Leadership Lessons from "The Apprentice"
Dr. Ray PritchardDr. Ray Pritchard's Weblog
- 2004 Dec 18
Last night I watched the three-hour rerun of the final episode of "The Apprentice" on CNBC. I came away with the distinct feeling that Mr. Trump was not nearly as impressed with Kelly Pewdew and he was with Bill Rancic, the winner of season one. For one thing, I think he has a weakness for tall, beautiful, strong, smart, impetuous, outspoken women, which pretty much describes Jen Massey, the runner-up. But choosing her would have meant rejecting the recommendations of virtually all his advisors. In the end, he seemed almost resigned to choosing Kelly.
Although I've not watched all the episodes this season, I did watch the last few when the competition narrowed and the in-fighting became intense. Besides being good entertainment, what can we learn from "The Apprentice"?
The most important thing involves likeability. Simply put, most of Jen's competitors grew to dislike her intensely while most of Kelly's rivals seemed to genuninely like him. In the end, Donald Trump could not ignore that reality. No one wants to hire a superstar that no one wants to work with. To put it in football terms, if you're going to be moody, petulant, spoiled and mean-spirited, you'd better score twenty touchdowns if you want to stay on the team. The simple ability to get along with others over the long haul may be the single most important trait you can have. If people perceive you as a good person, a hard worker, a team player, and someone who is positive, upbeat, and fun to be around, you're going to have a ton of job security. Many people get fired simply because they rub people the wrong way. One of Mr. Trump's associates called Jen "abrasive." He wanted Mr. Trump to choose her anyway, but it wasn't going to happen.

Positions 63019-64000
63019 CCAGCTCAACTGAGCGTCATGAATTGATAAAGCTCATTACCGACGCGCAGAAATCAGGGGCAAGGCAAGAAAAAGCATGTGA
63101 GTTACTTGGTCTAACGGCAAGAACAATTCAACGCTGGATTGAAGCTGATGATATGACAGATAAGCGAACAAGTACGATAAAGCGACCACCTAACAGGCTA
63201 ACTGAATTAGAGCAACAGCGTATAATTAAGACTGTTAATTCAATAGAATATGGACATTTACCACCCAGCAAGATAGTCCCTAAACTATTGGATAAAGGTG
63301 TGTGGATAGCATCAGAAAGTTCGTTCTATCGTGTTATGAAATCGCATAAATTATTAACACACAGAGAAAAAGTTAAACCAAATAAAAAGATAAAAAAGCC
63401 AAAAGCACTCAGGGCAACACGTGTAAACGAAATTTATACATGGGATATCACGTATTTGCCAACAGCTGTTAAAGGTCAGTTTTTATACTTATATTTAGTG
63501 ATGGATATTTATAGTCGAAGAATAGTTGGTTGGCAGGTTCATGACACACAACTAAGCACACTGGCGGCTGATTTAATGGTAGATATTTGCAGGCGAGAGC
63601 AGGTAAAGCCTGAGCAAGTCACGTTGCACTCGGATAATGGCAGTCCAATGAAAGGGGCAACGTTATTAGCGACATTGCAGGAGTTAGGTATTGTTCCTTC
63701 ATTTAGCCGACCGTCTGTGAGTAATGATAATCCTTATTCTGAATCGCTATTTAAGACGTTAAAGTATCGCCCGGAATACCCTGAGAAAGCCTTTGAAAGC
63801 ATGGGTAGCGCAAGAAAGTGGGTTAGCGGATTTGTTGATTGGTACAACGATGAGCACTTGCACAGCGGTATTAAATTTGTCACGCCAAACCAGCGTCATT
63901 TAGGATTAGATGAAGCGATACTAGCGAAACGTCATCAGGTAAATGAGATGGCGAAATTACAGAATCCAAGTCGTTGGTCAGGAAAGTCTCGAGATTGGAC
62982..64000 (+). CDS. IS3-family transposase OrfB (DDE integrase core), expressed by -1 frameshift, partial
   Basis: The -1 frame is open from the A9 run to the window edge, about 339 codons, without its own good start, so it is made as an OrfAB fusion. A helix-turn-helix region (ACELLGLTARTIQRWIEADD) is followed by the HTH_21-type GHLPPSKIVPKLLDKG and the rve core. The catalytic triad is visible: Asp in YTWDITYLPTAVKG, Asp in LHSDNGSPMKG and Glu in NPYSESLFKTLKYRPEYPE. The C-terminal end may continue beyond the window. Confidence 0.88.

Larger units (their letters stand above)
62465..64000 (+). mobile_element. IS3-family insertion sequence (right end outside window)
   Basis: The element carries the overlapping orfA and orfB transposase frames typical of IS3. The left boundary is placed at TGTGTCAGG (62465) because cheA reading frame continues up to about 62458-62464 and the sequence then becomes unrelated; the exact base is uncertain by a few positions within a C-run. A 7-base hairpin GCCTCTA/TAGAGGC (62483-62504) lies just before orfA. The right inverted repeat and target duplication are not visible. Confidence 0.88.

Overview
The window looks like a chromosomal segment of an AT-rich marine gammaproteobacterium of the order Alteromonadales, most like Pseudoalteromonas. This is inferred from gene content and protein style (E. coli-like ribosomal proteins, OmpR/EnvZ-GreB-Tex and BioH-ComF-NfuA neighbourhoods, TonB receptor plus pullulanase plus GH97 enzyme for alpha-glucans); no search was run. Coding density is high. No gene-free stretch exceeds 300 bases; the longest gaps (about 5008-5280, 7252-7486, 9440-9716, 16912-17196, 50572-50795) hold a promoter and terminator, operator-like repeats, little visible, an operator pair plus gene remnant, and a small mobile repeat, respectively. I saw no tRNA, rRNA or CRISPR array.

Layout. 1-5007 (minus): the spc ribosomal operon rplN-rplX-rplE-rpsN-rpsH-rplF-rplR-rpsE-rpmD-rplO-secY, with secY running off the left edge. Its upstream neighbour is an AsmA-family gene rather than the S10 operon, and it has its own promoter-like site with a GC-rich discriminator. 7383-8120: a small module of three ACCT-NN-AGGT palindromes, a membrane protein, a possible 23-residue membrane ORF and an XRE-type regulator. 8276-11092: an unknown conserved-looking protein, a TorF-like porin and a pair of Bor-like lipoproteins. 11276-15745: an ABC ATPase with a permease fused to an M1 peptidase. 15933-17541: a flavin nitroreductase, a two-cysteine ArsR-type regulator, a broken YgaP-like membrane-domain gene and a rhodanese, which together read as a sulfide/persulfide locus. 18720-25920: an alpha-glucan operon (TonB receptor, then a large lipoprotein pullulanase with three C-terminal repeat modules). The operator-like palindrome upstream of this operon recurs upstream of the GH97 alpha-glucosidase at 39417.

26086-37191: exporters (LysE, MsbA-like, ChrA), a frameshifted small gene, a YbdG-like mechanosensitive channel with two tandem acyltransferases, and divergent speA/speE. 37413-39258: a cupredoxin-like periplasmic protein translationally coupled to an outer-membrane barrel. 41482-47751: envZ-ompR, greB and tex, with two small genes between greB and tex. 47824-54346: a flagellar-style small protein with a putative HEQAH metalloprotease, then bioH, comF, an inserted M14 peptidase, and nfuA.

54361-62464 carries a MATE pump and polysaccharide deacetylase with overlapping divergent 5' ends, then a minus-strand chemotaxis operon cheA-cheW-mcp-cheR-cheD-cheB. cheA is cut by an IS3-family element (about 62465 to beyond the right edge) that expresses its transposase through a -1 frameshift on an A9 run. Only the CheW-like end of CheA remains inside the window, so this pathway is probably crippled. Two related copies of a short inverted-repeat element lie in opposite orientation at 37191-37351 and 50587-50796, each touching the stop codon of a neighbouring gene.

What else sticks out? Brains and talent matter but not perhaps as much as some might think. Passion matters a lot, especially the passion to speak up for yourself when you are on the line. Taking care of details came up again and again. People who let things slide eventually get found out. Manipulation works for a while, but in the end people rally to a leader with integrity.
Finally, the series demonstrates that in life there are many factors we can't control. It's not clear that the best leader actually won the contest. You could argue that a half-dozen others were more qualified than either Kelly or Jen and that Mr. Trump made some bad decisions along the way. Not that it matters greatly since every one of the contestants will be making huge money eventually (if they aren't already). But in any competition, there can only be one winner. When you don't get accepted, when you don't get the job, when someone else makes the sale, when you are rejected in favor of someone else, all you know is that you didn't win. You don't always know why, and maybe it wouldn't help to know why anyway. The race is not always to the swift nor the battle always to the strong. The smart don't always get rich nor do to the skillful always rise to the top. "Time and chance happens to them all" (Ecclesiastes 9:10). You can do your best, and you can even be the best, but you still may be passed over. That truth ought to humble all of us.
Meanwhile it helps to know that being a good person still counts for something.
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